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OF PEACHES and a change of date

Dear friends, these are hard days for a lightoholic like me – even though it’s gloriously hot outside, I sense the dimming that’s around the corner.  At the Riverdale Farmer’s Market today, there were almost no peaches – we have moved on to apples and pears.  I’m not ready to say goodbye to peaches!  

Oh well, apples are good too.  But the end of this flood of light – that’s the hard part.  Not to mention watching the garden shrivel, bit by bit.  I want to be out there all the time, drinking it in, light and colour and scent, because in a few months …  
Mon dieu, enough of this mournful talk.  I have made a terrible mistake in the scheduling of my next Write in the Garden workshop.  It was the same day – Sunday September 28th –  as Word on the Street, one of my favourite events in the Toronto calendar, and I hope yours too, Toronto-ites.  An entire day dedicated to celebrating writing and publishing, when Queen’s Park is taken over with talks, readings, tons of books and magazines for sale in great special deals, and small stalls where you can actually talk to publishers, editors, and writers.  
I don’t want to deprive my students – or myself either – of this uniquely literary event, so I am changing the workshop date to Sunday October 5.  I’ll personally contact those of you who have registered; this is for any of you thinking about it.  I say, come to Word on the Street and be inspired, and then come to my workshop and feel the joy of pen on paper.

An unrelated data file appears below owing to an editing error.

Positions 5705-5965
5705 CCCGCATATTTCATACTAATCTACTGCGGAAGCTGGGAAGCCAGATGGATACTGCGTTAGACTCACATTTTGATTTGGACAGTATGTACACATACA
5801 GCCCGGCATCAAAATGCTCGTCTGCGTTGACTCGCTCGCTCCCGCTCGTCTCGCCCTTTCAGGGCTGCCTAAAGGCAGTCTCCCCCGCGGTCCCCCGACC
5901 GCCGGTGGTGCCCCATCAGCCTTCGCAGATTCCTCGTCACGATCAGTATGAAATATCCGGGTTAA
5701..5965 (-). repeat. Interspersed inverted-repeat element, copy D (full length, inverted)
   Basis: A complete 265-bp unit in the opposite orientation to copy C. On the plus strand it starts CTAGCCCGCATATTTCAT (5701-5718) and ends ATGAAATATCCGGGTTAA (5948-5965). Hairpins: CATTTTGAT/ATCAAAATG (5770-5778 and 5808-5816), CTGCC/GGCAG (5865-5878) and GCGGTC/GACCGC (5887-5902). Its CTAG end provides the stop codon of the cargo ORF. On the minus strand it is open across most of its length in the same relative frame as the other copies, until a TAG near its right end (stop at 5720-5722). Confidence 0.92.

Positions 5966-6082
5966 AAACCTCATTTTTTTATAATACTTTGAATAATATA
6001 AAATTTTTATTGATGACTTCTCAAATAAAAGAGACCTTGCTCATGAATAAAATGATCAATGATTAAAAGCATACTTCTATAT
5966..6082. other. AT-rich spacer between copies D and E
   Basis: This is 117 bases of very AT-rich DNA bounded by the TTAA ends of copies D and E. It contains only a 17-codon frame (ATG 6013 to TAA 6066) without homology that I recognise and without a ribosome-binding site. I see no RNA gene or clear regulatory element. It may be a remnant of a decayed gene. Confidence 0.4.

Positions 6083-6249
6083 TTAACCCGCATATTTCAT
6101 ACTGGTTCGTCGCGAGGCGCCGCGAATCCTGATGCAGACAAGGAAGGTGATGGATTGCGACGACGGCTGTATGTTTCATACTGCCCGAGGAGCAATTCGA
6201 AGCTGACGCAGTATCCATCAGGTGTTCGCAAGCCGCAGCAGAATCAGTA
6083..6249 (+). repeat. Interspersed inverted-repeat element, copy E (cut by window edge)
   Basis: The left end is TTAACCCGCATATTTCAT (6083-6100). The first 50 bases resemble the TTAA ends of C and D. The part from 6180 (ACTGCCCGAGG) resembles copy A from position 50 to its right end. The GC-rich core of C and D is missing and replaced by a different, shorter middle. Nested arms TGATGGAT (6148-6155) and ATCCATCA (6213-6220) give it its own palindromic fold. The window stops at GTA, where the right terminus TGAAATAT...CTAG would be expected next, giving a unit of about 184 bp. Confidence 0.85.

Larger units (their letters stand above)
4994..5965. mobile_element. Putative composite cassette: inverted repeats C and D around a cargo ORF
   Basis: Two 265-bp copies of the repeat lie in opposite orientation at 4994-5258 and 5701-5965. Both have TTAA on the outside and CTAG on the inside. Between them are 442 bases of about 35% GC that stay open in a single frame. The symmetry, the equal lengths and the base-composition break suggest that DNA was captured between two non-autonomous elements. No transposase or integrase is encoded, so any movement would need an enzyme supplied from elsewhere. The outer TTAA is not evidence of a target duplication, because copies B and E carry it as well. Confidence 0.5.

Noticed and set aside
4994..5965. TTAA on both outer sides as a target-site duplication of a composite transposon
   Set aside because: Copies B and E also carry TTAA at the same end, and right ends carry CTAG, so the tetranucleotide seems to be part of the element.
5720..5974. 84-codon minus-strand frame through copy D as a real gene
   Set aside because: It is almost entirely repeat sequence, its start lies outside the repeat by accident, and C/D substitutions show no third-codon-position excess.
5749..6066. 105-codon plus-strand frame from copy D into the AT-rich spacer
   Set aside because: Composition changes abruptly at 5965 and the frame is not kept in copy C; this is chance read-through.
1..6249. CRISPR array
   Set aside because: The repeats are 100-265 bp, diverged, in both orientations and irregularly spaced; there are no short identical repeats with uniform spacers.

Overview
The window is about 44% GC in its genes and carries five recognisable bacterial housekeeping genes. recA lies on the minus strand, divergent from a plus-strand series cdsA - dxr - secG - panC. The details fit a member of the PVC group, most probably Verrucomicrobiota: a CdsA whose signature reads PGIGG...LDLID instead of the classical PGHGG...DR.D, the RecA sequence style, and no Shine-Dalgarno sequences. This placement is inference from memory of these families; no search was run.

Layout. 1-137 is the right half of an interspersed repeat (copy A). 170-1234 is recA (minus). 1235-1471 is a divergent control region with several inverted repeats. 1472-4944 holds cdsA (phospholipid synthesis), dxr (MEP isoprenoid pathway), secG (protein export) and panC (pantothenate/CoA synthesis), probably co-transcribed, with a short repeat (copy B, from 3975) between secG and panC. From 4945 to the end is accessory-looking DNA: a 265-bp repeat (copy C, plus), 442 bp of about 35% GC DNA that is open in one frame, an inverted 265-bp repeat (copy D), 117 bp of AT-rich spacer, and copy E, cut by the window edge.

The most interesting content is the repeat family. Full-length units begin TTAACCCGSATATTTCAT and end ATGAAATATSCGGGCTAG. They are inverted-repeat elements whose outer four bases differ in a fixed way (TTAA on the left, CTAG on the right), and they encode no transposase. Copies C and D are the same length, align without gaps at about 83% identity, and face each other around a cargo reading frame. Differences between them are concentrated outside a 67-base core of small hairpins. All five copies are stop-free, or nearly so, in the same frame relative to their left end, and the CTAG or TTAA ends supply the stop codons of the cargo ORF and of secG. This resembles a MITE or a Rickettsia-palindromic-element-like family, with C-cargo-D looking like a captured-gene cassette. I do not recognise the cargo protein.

I went this morning to the warehouse where the Toronto police are storing all the recently-found stolen bicycles. There are thousands, arranged by alphabetical order, so I looked, not for my lovely Bluebird that wouldn’t be there yet, but for the three other bicycles that have been stolen in the last ten years – the Sekine I bought in Vancouver in 1975, and the two Raleighs, gifts from my dear friends Ben and Sarah after my first bike was stolen.  They had stopped riding theirs, so I rode Ben’s until it was stolen from this house while it was under renovation after the fire, and then Sarah’s until it was stolen, ironically, from outside Ben and Sarah’s house while I was visiting them.  But those fine old machines weren’t there.  
What was really disgusting in the warehouse were all the children’s bikes – stacks of them. People who steal a child’s bike are in the same category – schmucks – as people who don’t pick up after their dogs in parks where children play.    
Okay, I’ve stopped ranting for today.  Now I suggest you go and eat the last local peaches. Drink in these last days of summer.   And unroll the bottoms of your trousers, while you’re at it.

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About Beth

I began keeping a journal at the age of nine. Nearly fifty years later, I started this online journal, sharing reflections, reviews, updates, and the occasional secret.

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